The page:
What’s the Point of a Professor?
When he was a student in the early 1980s, Emory University English professor Mark Bauerlein and his peers spoke with their professors regularly and at length, knowing “that these moments were the heart of liberal education.” Today, polls show, one-third of students never do so.
Bauerlein is the author of the book “The Dumbest Generation: How the Digital Age Stupefies Young Americans and Jeopardizes Our Future (or, Don’t Trust Anyone Under 30).” That title will no doubt anger many people, but because the technological and other forces that shape the development of personality have changed profoundly over the past 30 years, its thesis should probably be dealt with rather than dismissed and ignored.
Bauerlein writes in The New York Times:
In our hunger for guidance, we were ordinary. The American Freshman Survey, which has followed students since 1966, proves the point. One prompt in the questionnaire asks entering freshmen about “objectives considered to be essential or very important.” In 1967, 86 percent of respondents checked “developing a meaningful philosophy of life,” more than double the number who said “being very well off financially.”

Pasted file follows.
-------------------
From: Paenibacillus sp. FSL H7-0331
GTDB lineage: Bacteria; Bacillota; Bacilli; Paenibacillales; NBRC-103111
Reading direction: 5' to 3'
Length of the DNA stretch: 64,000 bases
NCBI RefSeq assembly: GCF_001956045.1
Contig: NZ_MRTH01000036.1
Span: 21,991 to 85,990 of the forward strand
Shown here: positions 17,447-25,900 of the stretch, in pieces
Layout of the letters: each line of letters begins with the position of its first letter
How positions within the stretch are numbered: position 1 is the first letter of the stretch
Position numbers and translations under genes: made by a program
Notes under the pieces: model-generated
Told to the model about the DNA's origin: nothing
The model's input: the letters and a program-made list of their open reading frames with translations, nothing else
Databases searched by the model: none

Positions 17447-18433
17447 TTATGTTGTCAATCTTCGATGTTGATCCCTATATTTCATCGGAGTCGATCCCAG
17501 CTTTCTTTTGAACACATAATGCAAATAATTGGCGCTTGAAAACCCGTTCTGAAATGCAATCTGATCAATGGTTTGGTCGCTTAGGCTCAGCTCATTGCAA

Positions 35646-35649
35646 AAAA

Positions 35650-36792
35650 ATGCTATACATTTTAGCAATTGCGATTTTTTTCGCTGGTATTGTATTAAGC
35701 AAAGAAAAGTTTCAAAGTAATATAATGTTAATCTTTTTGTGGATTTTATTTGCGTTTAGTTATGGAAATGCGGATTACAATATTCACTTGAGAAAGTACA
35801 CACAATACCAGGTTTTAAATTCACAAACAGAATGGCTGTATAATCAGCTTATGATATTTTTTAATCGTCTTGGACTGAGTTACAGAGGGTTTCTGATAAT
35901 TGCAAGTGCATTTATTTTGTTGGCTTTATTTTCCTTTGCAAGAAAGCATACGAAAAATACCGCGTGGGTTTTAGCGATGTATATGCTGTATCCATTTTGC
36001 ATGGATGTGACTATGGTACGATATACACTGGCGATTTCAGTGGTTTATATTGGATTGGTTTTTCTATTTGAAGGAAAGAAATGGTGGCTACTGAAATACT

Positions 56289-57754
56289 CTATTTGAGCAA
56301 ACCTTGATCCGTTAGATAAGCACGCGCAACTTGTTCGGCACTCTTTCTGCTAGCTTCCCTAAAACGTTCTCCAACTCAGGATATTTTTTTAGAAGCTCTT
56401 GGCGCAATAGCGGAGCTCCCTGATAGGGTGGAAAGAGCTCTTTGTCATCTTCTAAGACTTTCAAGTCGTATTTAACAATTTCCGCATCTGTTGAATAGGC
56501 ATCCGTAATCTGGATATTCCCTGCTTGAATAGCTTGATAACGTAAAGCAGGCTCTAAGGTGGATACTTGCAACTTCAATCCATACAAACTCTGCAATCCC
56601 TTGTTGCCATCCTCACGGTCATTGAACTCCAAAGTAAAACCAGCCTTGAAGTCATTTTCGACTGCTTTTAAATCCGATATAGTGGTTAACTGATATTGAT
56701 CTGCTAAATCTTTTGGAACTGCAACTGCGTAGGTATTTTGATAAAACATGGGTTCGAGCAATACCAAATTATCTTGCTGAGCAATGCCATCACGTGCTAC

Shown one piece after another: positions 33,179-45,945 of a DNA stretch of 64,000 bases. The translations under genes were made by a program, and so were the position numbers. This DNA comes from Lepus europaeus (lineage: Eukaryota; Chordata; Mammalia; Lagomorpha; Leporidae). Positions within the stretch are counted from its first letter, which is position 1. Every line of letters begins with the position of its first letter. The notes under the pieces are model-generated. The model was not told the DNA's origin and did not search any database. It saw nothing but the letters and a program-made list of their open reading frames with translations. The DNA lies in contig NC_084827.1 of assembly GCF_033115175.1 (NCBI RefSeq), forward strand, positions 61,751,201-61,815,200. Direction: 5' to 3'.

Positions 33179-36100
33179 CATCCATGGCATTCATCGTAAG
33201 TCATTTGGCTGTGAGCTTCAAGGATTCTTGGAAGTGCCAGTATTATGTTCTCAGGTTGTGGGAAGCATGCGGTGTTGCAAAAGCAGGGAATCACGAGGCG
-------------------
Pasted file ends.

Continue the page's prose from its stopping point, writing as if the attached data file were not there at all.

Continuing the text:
Naturally, students looked to professors for moral and worldly understanding. Since then, though, finding meaning and making money have traded places. The first has plummeted to 45 percent; the second has soared to 82 percent.
I returned to U.C.L.A. on a mild afternoon in February and found the hallways quiet and dim. Dozens of 20-year-olds strolled and chattered on the quad outside, but in the English department, only one in eight doors was open, and barely a half dozen of the department’s 1,400 majors waited for a chance to speak.
When college is more about career than ideas, when paycheck matters more than wisdom, the role of professors changes. We may be 50-year-olds at the front of the room with decades of reading, writing, travel, archives or labs under our belts, with 80 courses taught, but students don’t lie in bed mulling over what we said. They have no urge to become disciples.
“Sadly, professors pressed for research time don’t want them, either,” Bauerlein continues. “As a result, most undergraduates never know that stage of development when a learned mind enthralled them and they progressed toward a fuller identity through admiration of and struggle with a role model.”
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— Posted by Alexander Reed Kelly.Wait, before you go…
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